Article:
On the face of it, I really like the idea of aquaponics too. We feed fish which produce waste that feeds plant. The plants clean up the water which goes back to the fish. And then around and around we go.
The drawbacks I see, though, are:
* If it is too intensive it resembles a shed full of caged chickens. I'm sure a "caged" fish will be as happy as a caged chicken, NOT!
* Fish food is generally full of grain and/or soy. Feed fish an unnatural diet consisting of heaps of grain and you will get the same old problem, o6:o3 ratio out of whack.
* Getting set up CAN involve a big investment. Aquaponics seems hot right now so of course there are heaps of experts flogging, ebooks, DVD's and full blown system ranging from several to tens of thousands.
* Temperature sensitivity of certain fish species and or veges.
* Systems can run out of nutrients that the plants needs that don't come from the nitrogen cycle that is looked after by the fish and plants.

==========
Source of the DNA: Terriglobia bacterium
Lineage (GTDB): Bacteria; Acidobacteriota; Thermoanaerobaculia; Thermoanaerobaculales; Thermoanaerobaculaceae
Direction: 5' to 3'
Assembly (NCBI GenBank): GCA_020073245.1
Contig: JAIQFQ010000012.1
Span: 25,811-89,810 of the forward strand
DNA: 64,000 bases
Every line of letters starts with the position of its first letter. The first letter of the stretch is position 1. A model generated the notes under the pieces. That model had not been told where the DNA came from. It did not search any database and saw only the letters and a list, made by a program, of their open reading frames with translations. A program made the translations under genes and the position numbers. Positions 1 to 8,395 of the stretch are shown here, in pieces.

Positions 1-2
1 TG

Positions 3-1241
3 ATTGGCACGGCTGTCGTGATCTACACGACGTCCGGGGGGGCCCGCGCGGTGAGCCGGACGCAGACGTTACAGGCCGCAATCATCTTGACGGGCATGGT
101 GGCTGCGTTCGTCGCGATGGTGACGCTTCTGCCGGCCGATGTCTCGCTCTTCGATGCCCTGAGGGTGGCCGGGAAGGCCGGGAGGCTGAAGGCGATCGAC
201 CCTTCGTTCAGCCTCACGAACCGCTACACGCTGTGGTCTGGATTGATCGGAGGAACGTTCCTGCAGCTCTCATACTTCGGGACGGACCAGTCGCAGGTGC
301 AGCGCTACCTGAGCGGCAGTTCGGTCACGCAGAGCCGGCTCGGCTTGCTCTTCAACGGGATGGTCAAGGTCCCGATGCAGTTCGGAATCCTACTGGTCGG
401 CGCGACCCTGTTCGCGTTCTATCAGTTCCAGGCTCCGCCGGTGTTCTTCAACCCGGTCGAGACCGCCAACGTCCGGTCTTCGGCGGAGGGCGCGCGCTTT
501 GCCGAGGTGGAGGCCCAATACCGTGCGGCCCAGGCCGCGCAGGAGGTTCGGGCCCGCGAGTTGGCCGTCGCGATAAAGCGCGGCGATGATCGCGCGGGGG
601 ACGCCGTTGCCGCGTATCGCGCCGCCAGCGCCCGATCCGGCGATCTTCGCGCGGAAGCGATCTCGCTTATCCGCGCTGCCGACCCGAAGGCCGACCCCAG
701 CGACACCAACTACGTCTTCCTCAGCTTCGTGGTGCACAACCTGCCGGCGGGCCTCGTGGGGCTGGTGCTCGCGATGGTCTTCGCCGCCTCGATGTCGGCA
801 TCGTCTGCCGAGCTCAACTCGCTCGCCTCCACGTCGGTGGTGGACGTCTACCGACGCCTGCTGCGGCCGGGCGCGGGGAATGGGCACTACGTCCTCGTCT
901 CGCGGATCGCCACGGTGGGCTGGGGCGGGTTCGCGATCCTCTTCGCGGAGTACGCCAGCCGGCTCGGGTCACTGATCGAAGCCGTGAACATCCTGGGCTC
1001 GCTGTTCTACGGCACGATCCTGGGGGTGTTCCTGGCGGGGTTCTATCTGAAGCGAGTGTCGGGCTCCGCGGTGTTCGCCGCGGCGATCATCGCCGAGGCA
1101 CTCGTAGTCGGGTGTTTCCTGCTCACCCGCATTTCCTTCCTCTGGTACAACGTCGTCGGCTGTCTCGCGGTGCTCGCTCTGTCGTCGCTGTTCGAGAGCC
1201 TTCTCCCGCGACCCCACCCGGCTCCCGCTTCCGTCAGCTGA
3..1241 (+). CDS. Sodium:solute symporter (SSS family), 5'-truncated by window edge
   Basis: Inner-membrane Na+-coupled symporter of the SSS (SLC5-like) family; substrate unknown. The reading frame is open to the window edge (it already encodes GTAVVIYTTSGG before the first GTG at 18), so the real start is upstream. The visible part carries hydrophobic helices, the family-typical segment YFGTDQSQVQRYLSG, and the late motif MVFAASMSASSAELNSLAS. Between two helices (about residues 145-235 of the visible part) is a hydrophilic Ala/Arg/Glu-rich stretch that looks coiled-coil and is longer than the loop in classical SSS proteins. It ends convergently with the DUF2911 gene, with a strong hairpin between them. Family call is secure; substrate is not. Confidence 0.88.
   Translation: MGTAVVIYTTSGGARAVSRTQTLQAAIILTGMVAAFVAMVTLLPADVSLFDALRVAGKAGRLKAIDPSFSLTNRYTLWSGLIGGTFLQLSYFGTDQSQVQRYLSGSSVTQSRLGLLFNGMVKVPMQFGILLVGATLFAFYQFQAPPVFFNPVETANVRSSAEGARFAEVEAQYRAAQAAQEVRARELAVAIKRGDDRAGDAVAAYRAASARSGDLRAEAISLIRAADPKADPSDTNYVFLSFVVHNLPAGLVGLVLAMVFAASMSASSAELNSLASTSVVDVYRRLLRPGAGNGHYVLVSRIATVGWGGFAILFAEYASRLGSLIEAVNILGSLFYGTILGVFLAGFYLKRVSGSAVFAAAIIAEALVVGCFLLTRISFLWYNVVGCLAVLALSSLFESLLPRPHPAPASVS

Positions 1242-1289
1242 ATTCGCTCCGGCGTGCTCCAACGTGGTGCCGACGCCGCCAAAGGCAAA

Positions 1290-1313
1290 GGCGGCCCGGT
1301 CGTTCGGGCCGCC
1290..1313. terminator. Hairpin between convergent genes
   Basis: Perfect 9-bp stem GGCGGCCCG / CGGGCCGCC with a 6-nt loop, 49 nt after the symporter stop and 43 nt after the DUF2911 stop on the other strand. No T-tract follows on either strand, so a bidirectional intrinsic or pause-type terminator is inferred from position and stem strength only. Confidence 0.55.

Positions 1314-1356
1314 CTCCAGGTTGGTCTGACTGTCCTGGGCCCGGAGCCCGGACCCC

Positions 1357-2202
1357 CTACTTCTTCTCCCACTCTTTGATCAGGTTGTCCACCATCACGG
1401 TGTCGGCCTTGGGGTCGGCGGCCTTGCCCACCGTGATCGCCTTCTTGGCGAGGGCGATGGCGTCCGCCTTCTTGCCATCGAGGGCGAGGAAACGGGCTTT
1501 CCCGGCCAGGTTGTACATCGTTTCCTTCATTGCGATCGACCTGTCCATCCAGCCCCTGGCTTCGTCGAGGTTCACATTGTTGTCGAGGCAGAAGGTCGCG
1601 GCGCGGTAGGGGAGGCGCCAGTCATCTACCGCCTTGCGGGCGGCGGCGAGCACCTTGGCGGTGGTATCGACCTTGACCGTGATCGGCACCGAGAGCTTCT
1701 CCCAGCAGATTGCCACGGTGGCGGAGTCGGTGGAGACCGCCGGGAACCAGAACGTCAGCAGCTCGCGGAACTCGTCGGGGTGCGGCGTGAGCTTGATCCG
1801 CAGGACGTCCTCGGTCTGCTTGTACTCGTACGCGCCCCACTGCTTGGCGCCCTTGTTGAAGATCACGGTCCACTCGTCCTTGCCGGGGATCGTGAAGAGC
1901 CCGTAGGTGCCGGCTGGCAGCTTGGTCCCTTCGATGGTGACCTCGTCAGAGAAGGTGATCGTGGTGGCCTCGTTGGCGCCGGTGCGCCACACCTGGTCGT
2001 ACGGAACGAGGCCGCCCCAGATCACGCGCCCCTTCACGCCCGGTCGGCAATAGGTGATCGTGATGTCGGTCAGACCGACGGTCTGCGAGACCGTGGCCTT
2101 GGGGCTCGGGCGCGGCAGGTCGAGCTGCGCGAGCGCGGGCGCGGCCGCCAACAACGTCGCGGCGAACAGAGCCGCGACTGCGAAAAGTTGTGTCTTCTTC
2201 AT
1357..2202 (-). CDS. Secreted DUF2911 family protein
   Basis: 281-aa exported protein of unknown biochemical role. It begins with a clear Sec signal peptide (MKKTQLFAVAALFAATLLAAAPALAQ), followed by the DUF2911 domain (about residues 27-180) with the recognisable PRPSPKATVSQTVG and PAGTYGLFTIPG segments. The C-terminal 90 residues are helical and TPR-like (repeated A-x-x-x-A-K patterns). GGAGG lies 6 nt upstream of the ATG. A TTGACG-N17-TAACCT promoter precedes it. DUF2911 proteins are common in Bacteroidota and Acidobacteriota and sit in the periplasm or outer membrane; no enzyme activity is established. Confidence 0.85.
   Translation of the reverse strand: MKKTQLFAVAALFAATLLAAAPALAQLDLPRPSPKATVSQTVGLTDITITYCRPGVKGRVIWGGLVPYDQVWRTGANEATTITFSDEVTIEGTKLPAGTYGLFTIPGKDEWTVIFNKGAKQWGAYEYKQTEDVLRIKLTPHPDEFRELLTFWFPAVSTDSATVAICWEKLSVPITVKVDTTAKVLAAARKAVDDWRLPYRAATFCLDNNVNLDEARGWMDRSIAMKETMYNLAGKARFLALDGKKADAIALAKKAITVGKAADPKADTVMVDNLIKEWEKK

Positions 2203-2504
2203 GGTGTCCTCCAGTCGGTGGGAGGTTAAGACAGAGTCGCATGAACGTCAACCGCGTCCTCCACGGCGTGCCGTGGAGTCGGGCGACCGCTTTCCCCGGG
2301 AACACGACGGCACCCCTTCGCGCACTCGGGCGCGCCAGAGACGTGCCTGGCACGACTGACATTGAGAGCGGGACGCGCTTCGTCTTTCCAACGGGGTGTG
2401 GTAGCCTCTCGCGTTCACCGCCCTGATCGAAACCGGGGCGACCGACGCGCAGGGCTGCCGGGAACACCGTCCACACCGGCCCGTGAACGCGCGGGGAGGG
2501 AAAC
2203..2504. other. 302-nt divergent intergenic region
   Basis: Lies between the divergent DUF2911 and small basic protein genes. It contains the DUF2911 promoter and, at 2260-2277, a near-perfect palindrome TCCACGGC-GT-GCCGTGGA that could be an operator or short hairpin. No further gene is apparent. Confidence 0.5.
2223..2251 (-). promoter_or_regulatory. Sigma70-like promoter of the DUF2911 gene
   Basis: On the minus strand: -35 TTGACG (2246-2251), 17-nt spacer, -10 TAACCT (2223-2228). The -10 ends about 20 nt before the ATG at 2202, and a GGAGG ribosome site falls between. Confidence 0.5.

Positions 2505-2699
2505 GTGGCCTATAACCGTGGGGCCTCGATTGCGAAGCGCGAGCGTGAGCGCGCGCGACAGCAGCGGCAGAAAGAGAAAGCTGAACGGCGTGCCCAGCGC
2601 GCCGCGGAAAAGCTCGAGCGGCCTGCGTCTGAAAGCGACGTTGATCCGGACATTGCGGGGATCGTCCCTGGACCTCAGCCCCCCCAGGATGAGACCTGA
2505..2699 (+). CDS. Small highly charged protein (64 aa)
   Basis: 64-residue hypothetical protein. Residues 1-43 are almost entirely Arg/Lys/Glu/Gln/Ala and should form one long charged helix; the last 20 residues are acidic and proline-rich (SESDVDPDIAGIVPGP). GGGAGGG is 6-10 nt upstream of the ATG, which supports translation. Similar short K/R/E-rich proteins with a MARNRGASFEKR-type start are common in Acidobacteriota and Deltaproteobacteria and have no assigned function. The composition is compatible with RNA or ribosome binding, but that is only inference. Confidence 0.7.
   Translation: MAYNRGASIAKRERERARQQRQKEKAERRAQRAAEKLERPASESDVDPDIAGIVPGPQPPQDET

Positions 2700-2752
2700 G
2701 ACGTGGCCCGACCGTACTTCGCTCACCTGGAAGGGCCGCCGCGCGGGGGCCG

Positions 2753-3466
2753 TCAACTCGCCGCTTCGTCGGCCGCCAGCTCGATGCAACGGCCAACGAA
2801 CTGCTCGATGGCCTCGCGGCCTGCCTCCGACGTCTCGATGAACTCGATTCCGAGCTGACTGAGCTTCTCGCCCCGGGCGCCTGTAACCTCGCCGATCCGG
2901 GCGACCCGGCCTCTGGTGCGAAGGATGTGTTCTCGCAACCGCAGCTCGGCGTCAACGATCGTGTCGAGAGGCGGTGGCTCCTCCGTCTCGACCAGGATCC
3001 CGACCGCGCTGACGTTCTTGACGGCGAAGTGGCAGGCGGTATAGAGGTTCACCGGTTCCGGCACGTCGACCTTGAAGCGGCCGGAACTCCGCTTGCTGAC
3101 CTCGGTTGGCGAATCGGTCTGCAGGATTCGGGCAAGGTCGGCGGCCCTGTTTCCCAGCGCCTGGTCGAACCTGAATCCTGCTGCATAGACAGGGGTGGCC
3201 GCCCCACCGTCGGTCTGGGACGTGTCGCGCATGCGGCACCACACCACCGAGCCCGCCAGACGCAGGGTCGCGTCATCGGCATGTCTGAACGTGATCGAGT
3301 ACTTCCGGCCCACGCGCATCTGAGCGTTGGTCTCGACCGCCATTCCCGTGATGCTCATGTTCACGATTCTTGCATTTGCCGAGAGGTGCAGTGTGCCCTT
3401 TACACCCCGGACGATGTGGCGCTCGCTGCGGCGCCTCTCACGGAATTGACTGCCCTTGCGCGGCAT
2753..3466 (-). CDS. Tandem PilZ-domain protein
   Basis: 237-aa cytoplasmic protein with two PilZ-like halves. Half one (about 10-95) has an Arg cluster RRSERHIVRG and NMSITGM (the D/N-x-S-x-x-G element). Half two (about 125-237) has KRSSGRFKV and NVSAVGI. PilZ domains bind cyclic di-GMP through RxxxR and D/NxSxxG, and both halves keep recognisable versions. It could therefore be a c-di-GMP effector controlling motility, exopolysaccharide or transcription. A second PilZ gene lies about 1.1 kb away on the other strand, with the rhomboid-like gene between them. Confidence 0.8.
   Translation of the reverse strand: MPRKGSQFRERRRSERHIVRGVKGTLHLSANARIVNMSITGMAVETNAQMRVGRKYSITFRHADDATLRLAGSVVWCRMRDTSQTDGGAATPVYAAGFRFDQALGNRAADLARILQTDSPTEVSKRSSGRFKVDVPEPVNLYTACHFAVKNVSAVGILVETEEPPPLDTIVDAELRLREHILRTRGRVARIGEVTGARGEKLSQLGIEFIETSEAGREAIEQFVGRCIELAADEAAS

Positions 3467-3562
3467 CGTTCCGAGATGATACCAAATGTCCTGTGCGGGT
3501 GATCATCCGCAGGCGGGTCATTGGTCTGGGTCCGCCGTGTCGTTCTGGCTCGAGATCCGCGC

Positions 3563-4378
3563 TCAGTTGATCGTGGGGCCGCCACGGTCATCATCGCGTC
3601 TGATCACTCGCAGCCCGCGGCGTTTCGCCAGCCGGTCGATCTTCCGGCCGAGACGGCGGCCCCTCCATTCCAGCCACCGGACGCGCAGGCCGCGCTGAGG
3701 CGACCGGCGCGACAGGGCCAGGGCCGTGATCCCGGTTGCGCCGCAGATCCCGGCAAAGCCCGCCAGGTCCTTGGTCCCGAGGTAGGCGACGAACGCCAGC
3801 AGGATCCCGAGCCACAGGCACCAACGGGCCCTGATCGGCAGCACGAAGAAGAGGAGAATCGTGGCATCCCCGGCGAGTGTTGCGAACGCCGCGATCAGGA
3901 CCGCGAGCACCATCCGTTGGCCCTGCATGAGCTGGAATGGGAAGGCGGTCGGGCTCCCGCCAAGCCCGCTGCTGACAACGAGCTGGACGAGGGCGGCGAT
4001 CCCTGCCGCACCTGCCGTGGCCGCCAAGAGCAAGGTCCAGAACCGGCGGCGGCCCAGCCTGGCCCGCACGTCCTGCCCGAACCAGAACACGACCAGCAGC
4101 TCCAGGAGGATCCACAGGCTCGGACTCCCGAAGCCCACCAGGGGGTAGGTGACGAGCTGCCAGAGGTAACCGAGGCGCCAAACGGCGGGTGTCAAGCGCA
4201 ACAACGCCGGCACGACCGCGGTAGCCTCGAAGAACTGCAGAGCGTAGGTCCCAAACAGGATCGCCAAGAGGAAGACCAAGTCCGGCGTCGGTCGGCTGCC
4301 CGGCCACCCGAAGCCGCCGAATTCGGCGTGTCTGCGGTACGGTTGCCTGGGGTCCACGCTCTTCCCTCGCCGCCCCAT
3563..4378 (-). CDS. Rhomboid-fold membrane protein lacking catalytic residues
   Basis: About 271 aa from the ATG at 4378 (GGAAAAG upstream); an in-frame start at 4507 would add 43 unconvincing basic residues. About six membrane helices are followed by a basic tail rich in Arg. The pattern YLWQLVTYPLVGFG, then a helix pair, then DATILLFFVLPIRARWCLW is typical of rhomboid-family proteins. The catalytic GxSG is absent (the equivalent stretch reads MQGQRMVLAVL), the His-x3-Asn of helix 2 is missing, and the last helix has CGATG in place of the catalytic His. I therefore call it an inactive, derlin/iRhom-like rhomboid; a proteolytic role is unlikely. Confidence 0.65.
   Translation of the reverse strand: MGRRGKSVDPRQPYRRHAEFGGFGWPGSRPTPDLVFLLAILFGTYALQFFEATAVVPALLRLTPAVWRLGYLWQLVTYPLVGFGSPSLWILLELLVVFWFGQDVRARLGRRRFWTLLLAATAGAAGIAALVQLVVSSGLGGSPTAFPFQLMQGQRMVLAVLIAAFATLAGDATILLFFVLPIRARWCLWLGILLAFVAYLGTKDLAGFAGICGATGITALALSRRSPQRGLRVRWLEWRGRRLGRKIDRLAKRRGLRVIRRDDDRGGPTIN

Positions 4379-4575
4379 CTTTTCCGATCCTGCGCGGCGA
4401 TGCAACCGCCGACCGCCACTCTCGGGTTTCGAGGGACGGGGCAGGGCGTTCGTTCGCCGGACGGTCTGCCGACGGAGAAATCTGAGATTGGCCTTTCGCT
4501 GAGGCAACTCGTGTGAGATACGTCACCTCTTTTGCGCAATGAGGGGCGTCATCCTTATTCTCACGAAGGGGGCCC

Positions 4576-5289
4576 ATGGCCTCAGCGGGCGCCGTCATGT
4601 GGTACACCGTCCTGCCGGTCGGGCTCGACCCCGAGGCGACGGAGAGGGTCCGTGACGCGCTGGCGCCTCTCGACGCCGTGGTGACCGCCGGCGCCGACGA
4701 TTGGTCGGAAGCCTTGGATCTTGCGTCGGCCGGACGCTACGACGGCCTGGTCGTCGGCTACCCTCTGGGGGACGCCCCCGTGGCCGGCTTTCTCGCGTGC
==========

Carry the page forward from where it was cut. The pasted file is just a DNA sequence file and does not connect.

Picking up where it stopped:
However as I am very keen on setting up a small backyard system I have tried to overcome these issues:
* Don't overstock your fish tank. I've seen various fish stocking densities ranging from as low max of 17 kg/m3 (kilogram to a cubic meter of water) to 25kg/m3 all the way up to 40kg/m3 as a max. As a guess I would think 40kg/m3 is your caged chicken stocking density, 25kg/m3 is your barn raised chicken and under 17 (much lower) may be free range. Well technically free range would be farming from a lake or dam that has its own evosystem.
* Pay a little extra for biologically appropriate fish fod without grain or soy. Even better incorporate a feed producing system into your urban farm, ie worm/soldier fly larvae farm, duck weed pond, etc.
* Use your noggin and design a system from recycled/re-purposed materials that are food safe and locally available, ie IBC's (Intermediate Bulk Containers) and 55 gallon barrels.
* Grow fish and veges that grow locally. That way you avoid heating/cooling costs of water and greenhouses/grow beds.
That was a little long winded. I have been over thinking aquaponics for a while now. So my answer is aquaponics with a sustainable, environmentally approach. And Polyface. Those guys are great :)